The first ski descent of Mount Français was made by New Zealander Greg Landreth, after accomplishing the fourth ascent of the mountain, in January 1987. This ascent, from the Northanger still under the hand of Rick Thomas, was the first time that the giant peak had been climbed by a private, yacht-based expedition. It was to be more than a decade until climbers stood atop Mount Français again. In 1999 the cruise chip Professor Molchanov dropped Australian climbers David Adams and Duncan Thomas on Wiencke Island for a three month stay in the area, during which time they made fifth ascent of Français, by the Bull Ridge. This ridge is an obvious ‘fish-hook’ shaped feature on the south face of the mountain that is visible to all who sail past down the Neumayer Channel. The two climbed steep ice out of the water to get ashore, before ascending the ridge in a long single-push, undoubtedly energized by the sight of an avalanche obliterating their tracks to the base of the ridge. Adams and Thomas summited in calm, midnight twilight with a marvelous view far south down the coast of the Peninsula. Returning to the edge of the seracs above the water, they found ice movements had drawn their inflatable boats meters up out of the water, leaving it dangling by a solitary ice screw.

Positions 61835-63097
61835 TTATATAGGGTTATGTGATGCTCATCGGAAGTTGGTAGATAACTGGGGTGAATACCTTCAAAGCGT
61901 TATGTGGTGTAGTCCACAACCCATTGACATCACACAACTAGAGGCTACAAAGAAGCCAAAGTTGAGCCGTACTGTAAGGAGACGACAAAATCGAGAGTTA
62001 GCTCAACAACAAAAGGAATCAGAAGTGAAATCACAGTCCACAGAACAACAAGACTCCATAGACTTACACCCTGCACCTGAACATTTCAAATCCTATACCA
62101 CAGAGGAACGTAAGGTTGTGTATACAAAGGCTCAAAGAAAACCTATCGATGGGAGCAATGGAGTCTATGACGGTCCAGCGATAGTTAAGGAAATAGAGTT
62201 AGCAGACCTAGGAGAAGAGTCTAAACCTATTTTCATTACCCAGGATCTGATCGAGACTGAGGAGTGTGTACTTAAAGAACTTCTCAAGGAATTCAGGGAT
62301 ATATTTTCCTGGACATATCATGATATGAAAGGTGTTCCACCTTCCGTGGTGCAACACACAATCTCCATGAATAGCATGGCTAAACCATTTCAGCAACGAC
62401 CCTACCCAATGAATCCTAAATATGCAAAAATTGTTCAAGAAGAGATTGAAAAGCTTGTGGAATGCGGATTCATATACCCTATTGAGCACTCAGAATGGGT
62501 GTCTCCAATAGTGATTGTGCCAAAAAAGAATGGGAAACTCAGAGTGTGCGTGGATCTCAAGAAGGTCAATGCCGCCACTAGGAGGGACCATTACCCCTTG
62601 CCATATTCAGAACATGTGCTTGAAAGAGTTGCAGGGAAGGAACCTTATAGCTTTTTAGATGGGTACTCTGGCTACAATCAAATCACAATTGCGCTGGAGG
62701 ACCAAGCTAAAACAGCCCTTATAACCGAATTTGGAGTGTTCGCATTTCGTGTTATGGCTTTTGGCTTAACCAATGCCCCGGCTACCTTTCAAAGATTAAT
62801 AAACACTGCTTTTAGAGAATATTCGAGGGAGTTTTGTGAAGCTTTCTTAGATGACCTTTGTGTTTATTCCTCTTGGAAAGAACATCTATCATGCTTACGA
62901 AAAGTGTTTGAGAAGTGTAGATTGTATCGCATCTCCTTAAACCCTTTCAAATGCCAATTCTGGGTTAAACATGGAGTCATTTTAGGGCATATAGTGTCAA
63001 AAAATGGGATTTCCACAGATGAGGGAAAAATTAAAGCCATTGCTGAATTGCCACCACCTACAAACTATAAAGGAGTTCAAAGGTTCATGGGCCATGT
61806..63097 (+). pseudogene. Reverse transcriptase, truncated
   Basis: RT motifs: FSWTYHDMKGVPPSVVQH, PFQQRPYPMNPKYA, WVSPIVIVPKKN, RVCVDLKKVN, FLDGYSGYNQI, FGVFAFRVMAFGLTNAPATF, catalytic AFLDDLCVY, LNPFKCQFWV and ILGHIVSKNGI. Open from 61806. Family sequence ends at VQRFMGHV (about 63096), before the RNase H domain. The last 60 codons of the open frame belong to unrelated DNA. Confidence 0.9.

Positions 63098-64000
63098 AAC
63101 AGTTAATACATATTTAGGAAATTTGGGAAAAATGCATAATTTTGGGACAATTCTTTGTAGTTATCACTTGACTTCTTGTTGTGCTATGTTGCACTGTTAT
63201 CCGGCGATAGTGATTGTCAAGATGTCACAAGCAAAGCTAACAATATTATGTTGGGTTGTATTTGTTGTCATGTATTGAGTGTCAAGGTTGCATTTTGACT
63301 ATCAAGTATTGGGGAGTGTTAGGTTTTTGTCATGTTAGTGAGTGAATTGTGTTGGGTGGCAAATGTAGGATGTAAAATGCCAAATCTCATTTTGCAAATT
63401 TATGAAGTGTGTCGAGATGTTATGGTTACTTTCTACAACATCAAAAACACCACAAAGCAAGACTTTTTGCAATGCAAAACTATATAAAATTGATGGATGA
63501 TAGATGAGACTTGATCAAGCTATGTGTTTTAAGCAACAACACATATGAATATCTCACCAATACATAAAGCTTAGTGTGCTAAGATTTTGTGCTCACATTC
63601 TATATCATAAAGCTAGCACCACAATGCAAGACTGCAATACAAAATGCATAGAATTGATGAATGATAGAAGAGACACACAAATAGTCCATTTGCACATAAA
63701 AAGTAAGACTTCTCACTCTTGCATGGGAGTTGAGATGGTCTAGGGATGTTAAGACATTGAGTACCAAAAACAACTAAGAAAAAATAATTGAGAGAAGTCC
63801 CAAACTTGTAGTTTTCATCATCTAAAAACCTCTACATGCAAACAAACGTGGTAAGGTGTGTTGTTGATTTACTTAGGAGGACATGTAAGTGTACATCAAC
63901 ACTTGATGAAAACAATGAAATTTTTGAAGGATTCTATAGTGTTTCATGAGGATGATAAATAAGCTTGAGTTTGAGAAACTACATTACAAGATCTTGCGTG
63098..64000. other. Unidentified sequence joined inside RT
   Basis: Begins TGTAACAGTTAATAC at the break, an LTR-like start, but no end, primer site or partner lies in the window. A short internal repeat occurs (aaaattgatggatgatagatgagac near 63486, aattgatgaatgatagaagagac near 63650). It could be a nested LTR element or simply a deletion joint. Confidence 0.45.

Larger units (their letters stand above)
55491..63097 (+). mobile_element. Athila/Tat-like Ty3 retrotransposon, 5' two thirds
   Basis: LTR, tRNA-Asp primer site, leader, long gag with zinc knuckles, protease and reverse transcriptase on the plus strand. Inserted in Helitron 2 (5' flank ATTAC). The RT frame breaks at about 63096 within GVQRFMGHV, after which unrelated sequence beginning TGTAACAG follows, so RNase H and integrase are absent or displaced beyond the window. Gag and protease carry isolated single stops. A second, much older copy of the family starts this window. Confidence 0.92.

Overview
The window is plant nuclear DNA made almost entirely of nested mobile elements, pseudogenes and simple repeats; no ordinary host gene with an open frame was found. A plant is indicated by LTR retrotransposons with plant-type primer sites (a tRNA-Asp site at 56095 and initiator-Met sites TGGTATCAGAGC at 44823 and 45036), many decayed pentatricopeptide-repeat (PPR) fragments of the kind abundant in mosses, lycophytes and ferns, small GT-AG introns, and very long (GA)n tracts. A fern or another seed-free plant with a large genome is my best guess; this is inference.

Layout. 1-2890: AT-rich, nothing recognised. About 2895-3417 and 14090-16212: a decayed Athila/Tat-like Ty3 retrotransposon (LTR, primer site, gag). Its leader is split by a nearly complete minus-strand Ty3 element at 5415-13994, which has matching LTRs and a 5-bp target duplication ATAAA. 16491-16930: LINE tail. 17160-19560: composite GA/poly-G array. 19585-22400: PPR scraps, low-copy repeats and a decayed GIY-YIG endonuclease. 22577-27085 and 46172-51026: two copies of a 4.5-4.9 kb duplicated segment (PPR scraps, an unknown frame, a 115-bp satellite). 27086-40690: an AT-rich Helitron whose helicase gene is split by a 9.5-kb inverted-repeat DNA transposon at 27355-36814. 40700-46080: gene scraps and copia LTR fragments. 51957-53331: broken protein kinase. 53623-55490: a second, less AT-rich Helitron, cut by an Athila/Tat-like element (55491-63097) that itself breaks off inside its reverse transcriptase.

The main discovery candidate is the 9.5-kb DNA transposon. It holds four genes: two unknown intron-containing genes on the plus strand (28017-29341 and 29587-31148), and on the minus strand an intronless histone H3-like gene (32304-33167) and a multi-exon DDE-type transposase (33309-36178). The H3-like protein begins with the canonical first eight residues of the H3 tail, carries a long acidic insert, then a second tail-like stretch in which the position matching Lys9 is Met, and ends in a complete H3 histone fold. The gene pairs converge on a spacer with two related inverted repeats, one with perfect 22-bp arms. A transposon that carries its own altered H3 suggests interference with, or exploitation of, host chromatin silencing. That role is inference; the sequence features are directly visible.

Mount Français was the objective of a strong group of Australian and New Zealand climbers who arrived aboard Spirit of Sydney in early 2003. One of the team, Rob Rymil was a descendant of John Rymmil, leader of the 1934-37 British Graham Land Expedition that explored so much of the surrounding area. By the time 2003 team arrived on Anvers they had already climbed Mount Johnston via Harris Peak, been up the Reclus Peninsula, made a ski descent of Mount Demaria above Waddington Bay, and climbed around Mount Scott. Getting ashore at Anvers Island, Theo Kossart, Jon Morgan, Stuart Morris and Chuck Olbery crossed between Billie Pack (725 m) and Copper Pack (1125 m) to gain the western side of the Bull Ridge. They climbed this to the summit, completing the sixth ascent of Mount Français, before making the second ski descent of the mountain. An obvious challenge on Français is a traverse from end to end, possibly on skis, and although this has been talk about, it has yet to be attempted.
Mountaineering in Antarctica: complete guide travel, Travel Guide - Damien Gildea